When he was 8 months old, after eating a meal of cereal and macaroni and cheese, Nathan Wagner had to be rushed to the emergency room with a swollen face and skin that had turned bright pink.

A follow-up visit to a specialist confirmed Sue Wagner's suspicion that her son had food allergies. But instead of the one or two triggers she was expecting, the doctor reeled off a long list of foods that could harm Nathan.

Chief among them are mustard and peanuts, which in some people can cause severe anaphylactic reactions such breathing difficulty. For those who have food allergies, milk and milk products, eggs and soy can cause hives, swelling, vomiting and anxiety.

“When I heard the doctor, I was thinking, 'What do I feed him when he gets hungry 20 minutes from now,?' ” Wagner said.

Nathan, now 5, is among the 12 million Americans who suffer from food allergies. Of those, 3 million are schoolchildren. The leading triggers are milk, eggs, peanuts, tree nuts, wheat, soy, fish and shellfish.

Nathan's family has adapted to his needs. All of his meals are prepared at home. Wagner packs a lunch bag, epinephrine and antihistamine even on a short trip to the supermarket. Nathan's 3-year-old sister, Aubrey, makes sure she washes her hands after eating a bag of Cheetos. Wagner and her husband have learned to read food labels, a task complicated by multiple names for foods.

“It's bit overwhelming,” Wagner said. “Milk can be lactose and eggs can go by albumen. At that point you don't think about what you can't have. You switch to the positive and think about what you can have. You start with your staples, your building blocks.”

Nathan is a healthy and active kindergartner who loves animals. His favorites are reticulated pythons and boa constrictors. “I want to be a herpetologist,” he said.

His parents try to find a balance between keeping Nathan safe and allowing him to do the things he loves, such as playing soccer and attending Padres games. On trips to Petco Park, Wagner and her husband make sure people sitting near them don't throw peanut shells in their direction. They are always on the alert for triggers that lurk in unexpected places, such as toys and toothpaste.


Posted by David at 10:20 AM

September 4, 2006

'Peanut-mom' shares perspective on allergy

source: TownOnline.com
By Jennifer Geraghty

As a new academic year begins, parents are busy preparing backpacks and planning meals and snacks for their children to take to school. This year, I am too, but from a very different perspective than the years before. Last May, my 7-year-old, peanut-allergic son passed a food challenge, which cleared him of his potentially deadly food allergy. Only about 10 percent of kids with peanut allergy ever outgrow it, and mine did. The joy our family feels comes from what seems like a miracle, even though it is most likely merely a developmental change in my son.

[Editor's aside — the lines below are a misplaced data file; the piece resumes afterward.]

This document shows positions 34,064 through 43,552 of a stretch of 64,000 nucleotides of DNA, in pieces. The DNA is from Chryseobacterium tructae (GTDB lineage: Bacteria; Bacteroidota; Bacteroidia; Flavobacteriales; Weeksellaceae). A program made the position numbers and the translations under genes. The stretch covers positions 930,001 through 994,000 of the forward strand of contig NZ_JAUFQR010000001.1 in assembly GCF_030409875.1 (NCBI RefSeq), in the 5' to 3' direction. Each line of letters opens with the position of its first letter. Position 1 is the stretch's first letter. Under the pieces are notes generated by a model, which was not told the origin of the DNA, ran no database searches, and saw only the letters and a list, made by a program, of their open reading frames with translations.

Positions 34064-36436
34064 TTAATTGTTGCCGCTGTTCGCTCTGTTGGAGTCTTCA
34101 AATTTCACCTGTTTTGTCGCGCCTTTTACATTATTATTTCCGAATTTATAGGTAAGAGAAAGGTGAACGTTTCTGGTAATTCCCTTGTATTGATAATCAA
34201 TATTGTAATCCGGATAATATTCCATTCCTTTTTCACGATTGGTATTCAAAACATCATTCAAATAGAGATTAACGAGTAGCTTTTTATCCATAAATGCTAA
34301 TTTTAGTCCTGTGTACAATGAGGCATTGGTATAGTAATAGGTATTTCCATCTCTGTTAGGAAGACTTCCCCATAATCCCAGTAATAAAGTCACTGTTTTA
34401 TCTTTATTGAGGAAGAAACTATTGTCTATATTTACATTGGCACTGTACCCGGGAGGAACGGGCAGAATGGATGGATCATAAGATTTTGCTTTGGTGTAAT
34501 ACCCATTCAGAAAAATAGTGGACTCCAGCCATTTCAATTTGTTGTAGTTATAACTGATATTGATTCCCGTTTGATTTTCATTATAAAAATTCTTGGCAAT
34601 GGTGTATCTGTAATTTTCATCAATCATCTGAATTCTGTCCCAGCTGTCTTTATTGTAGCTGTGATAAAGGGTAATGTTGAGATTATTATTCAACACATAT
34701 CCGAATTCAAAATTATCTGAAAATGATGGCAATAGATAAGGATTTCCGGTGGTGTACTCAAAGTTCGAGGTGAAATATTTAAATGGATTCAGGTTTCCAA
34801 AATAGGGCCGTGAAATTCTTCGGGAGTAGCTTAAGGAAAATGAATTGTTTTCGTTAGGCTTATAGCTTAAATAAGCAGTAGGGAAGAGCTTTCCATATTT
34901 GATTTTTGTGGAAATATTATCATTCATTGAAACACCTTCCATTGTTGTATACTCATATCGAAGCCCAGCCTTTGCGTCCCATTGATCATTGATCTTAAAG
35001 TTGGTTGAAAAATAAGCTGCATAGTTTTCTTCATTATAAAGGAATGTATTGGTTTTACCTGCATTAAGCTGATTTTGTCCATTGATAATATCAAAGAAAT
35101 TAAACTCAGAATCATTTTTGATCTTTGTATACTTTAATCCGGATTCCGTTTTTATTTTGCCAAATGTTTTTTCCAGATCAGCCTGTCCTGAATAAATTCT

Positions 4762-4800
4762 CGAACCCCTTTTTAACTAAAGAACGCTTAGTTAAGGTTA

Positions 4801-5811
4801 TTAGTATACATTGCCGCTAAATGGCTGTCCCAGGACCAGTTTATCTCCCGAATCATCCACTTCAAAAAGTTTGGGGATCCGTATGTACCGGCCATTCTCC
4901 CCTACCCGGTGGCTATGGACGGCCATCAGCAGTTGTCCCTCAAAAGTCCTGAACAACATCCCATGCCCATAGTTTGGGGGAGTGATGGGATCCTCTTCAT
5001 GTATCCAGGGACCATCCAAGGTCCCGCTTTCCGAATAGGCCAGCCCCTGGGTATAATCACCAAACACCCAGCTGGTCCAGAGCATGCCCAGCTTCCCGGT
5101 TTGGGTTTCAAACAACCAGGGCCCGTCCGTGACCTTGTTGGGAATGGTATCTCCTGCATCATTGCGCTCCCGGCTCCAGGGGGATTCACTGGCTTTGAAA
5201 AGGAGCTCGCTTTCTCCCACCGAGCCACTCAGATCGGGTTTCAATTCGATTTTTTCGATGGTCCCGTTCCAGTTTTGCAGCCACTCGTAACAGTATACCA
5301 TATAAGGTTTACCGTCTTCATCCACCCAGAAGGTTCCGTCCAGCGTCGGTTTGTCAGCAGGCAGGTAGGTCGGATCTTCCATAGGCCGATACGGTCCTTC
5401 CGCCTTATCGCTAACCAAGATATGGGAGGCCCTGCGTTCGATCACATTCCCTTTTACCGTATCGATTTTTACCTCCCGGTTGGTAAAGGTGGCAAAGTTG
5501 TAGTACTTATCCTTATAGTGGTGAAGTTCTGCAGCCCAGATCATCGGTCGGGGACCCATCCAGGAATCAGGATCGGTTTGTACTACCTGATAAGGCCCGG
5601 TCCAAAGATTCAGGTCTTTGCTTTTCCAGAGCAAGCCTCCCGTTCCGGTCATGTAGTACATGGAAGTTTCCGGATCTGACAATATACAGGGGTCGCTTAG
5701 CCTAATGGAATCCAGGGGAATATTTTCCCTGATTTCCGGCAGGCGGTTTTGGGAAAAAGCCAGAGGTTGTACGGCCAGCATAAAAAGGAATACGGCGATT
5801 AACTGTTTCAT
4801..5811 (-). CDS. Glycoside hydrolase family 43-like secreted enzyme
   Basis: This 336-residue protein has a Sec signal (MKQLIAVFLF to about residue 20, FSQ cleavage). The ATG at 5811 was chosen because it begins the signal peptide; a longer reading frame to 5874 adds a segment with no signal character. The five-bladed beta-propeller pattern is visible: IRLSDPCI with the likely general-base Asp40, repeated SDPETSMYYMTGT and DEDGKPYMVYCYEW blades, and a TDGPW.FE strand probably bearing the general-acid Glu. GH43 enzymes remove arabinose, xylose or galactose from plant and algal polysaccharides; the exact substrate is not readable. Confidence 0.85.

As I've shed my "peanut-mom" identity, thoughts have swirled around in my mind, and feelings have erupted in my heart. It feels strange to be in the other "camp" - the throngs of parents with kids who must abide by the rules that food allergic kids' parents and Hingham schools have set to help prevent dangerous reactions.

When I think back to six years ago, after I resurfaced from the crushing news of my son's peanut allergy, I realize that my life settled into a steady stream of strategy, preparation, training, and vigilance. Reading every label on every food item going into his mouth; interrogating restaurant staff at every restaurant we patronized; stocking classrooms with peanut-free snacks; baking dozens of safe goodies for every special event; negotiating birthday party cakes and treats with other families; safeguarding Halloween treats; educating my extended family, other parents, teachers and school staff, babysitters on the use of life-saving Epipens to be kept with my son at all times; working with schools, camps, and after-school programs to create a safe environment for food allergic kids, was at times exhausting, frustrating, and eye-opening. Overarching these emotions was the horrible fear that my son could die from the bite of the wrong cookie.

By now, most families with children in school know of at least one of the 5 million children in America struggling with food allergy. Many people know now that the smallest trace of peanut especially, eaten, touched or inhaled, can send a child into anaphylaxis, during which the throat can close. Unfortunately, at times I encountered adults who didn't get it. I would tell myself it must be the deadliness of food allergy that eludes some people; why else would anyone ever have a problem with any changes that keep food allergic kids safe? A lack of empathy? In my experience, those who bristled or even protested against the inconvenient measures we "peanut moms" must take to keep our kids alive were greatly outnumbered by kind, concerned, careful people who did wonderful things to protect my son and others with food allergy. Those who were able to sacrifice the convenience of a peanut butter and jelly sandwich, wipe down their tables and countertops, or buy their birthday cakes at certain bakeries displayed the best of human compassion. Such goodness was overwhelming to me, even when these wonderful people would downplay their efforts.